X Ray

Some prowl sea-beds, some hurtle to a star
and, mother, some obsessed turn over every stone
or open graves to let that starlight in.
There are men who would open anything.

Harvey, the circulation of the blood,
and Freud, the circulation of our dreams,
pried honourably and honoured are
like all explorers. Men who’d open men.

And those others, mother, with diseases
like great streets named after them: Addison,
Parkinson, Hodgkin—physicians who’d arrive
fast and first on any sour death-bed scene.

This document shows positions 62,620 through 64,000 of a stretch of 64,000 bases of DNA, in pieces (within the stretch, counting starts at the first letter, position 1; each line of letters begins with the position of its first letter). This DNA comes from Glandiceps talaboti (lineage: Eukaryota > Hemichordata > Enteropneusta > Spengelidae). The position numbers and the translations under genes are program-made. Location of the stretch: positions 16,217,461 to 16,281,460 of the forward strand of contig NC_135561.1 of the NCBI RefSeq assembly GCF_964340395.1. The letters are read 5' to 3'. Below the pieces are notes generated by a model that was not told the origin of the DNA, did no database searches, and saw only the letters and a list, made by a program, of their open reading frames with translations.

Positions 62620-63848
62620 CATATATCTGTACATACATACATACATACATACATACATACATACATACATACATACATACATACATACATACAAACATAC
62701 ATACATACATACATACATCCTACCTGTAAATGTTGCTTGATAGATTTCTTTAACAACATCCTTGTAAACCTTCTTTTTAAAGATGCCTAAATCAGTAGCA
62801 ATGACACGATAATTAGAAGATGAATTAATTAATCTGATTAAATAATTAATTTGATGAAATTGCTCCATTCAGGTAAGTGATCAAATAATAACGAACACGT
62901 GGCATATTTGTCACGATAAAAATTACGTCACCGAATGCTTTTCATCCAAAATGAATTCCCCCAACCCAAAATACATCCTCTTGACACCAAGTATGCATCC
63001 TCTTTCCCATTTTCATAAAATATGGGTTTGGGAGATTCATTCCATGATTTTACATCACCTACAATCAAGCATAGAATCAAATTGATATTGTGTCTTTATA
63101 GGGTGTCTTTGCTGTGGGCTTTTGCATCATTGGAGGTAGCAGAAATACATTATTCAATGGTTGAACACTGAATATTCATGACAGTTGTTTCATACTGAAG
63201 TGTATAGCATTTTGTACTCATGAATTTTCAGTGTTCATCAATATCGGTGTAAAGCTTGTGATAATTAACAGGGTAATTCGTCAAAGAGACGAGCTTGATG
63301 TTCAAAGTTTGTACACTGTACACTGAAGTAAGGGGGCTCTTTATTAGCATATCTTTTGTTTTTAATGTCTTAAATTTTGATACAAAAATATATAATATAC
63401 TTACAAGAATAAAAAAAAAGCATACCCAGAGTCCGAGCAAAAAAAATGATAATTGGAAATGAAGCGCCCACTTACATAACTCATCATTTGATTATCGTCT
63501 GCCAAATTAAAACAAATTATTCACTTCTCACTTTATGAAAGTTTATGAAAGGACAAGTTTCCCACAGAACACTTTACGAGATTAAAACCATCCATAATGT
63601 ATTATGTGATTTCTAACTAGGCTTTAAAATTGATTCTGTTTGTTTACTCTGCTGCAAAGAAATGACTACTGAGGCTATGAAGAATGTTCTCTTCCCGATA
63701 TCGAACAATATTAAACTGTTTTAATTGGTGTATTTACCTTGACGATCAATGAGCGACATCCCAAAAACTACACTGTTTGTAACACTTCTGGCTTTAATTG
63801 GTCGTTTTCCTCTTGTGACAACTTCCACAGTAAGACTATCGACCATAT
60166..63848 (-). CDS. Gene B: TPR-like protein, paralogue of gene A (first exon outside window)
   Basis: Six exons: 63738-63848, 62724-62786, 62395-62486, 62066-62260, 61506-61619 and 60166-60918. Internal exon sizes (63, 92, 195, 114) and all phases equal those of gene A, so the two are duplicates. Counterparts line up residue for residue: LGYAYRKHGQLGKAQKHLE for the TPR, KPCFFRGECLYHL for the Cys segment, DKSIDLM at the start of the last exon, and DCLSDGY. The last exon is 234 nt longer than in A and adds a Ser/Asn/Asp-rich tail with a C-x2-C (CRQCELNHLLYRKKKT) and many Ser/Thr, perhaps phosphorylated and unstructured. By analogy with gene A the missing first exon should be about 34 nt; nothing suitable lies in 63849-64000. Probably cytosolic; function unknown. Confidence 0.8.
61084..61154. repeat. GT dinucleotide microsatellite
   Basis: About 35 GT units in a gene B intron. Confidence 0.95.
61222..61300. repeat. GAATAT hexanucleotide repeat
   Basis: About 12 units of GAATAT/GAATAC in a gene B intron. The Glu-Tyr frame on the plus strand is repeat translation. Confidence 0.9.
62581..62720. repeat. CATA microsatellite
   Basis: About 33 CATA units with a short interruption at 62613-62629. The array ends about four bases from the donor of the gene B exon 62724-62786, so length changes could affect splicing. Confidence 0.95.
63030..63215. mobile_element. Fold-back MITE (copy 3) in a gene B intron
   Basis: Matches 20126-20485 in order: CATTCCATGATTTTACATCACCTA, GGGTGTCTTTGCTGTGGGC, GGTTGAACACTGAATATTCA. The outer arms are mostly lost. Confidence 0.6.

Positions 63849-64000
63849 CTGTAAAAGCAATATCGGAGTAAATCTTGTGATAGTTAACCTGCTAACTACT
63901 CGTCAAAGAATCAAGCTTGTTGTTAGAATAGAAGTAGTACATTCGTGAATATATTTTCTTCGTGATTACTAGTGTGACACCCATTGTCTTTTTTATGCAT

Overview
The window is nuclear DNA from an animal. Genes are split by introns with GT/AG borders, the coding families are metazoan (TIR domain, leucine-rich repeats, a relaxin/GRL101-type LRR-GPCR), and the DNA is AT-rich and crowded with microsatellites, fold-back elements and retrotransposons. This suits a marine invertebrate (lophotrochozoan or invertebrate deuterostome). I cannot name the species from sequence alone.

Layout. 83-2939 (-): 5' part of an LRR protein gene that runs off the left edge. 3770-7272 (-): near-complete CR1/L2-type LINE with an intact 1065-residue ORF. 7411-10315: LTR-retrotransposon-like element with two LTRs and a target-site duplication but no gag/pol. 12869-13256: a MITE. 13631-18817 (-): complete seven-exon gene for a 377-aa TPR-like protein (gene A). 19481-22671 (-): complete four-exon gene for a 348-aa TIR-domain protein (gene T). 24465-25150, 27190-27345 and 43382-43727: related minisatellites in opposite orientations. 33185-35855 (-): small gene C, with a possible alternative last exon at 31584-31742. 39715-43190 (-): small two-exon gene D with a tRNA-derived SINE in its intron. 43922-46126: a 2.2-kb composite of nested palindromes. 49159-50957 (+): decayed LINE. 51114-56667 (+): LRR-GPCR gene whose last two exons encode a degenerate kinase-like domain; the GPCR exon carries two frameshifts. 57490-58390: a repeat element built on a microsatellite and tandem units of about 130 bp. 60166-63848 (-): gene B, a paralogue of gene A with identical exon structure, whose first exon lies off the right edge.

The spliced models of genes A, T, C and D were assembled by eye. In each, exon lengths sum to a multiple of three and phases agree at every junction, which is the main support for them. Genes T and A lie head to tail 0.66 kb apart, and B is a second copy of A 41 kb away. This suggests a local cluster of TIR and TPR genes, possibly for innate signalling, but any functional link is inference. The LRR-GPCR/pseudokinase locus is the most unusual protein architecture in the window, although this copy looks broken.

I am their slowcoach colleague, half afraid,
incurious. As a boy it was so: you know how
my small hand never teased to pieces
an alarm clock or flensed a perished mouse.

And this larger hand’s the same. It stretches now
out from a white sleeve to hold up, mother,
your X-ray to the glowing screen. My eyes look
but don’t want to; I still don’t want to know.

Dannie Abse, “X-ray” from New and Collected Poems, published by Hutchinson. Used by permission of The Random House Group Limited, http://www.randomhouse.co.uk.
Source: White Coat Purple Coat: Collected Poems 1948-1988 (Penguin Putnam Inc., 1994)
More Poems by Dannie Abse